Why Humans Fight (3-30-14)

What makes us go to war? Why do we often see it as a kind of sacred undertaking?  One theory is found in Barbara Ehrenreich's book, Blood Ties: Origins and History of the Passions of War. Dumbarton's Howard Morland--an activist and free-lance writer-- was on hand March 30 to explain the author's views.

According to Ehrenreich, our propensity for war is linked not to innate aggressiveness, as Freud suggested, but to early humans' fear of predators in the wild.  Further, the emotional passion invested in war goes beyond war's usefulness. 

Morland traced human evolution from early life to modern day humans. "The main cause of death for our closest relatives--the apes--was the leopard," he pointed out. When the heavy axe was replaced with finely sharpened tools, humans became predators instead of prey. (However, ocean species are both prey and predator). Blood sacrifice became a common and well-accepted practice, though only men were allowed to sacrifice.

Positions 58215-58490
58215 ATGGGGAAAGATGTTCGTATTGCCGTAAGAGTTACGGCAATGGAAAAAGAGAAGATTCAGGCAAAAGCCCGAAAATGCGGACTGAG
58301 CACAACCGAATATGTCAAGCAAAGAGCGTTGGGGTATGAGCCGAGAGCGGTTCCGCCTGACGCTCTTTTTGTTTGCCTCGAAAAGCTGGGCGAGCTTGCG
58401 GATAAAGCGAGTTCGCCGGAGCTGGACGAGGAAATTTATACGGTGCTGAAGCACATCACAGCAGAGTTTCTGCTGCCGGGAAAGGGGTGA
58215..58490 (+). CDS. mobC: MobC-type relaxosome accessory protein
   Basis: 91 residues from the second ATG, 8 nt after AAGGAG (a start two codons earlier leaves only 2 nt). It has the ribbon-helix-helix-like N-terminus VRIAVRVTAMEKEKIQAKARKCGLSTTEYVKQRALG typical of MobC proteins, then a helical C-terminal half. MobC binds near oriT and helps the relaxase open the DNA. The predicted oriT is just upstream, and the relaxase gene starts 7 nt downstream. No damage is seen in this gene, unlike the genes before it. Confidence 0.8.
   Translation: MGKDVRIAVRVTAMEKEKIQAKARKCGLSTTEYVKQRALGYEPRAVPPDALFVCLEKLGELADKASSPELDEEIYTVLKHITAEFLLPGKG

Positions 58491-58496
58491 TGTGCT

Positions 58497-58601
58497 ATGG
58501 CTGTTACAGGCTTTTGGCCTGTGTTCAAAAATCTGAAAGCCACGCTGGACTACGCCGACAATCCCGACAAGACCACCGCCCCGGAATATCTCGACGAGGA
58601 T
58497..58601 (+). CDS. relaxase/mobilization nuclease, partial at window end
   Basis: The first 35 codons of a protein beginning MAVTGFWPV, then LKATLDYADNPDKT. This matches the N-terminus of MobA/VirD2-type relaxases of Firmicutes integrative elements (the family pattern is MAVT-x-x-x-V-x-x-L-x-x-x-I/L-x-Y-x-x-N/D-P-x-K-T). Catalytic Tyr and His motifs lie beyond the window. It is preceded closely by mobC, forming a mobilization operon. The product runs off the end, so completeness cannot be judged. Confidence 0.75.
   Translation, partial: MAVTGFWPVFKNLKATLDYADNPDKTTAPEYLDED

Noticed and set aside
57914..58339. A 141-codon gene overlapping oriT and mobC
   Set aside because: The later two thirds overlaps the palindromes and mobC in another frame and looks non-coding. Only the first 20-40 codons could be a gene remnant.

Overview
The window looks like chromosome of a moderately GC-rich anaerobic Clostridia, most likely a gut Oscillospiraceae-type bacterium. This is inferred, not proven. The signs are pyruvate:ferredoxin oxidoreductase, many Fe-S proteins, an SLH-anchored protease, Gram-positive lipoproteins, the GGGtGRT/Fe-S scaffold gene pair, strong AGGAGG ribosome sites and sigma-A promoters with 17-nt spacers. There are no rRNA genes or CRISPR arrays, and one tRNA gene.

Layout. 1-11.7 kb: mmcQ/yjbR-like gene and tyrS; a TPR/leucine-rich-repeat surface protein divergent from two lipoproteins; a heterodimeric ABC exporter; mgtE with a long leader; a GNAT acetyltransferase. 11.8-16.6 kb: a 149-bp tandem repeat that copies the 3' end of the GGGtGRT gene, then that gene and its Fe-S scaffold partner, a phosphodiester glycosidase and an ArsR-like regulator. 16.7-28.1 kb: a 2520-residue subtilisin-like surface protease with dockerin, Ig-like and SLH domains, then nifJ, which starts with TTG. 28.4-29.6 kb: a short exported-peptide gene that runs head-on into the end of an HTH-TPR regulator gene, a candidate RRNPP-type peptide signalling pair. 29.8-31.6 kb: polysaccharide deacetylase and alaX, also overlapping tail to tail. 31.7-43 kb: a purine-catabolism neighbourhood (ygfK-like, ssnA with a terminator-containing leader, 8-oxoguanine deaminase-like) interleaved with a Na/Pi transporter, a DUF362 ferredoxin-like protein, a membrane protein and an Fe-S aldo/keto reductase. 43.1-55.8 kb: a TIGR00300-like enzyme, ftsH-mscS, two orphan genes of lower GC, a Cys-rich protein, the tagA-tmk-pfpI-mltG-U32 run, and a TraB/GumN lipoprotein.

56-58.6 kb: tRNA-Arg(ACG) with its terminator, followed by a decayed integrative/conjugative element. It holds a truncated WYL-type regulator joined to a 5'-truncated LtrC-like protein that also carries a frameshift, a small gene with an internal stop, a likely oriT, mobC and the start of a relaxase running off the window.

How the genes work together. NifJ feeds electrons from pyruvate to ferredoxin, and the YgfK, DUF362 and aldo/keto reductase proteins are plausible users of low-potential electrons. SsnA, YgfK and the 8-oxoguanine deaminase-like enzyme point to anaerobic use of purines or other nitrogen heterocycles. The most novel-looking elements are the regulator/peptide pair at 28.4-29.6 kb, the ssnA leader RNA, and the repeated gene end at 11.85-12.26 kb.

As Morland traced human evolution up to Homo Erectus, he regaled his audience with shots of a couch potato, a hacker, and other undignified personalities. His own interest in the subject of religiosity and war began
in pilot training for the Vietnam War. Said Morland: "Around me I heard 'this may not be a good war but it's the only war we've got'."

Dumbartonians offered additional reasons to Ehrenreich's for why we go to war--for example, love of "extreme" experiences, a sense of community or camaraderie, and an unwillingness to accept that lives may have been lost in vain.

--By Ginny Finch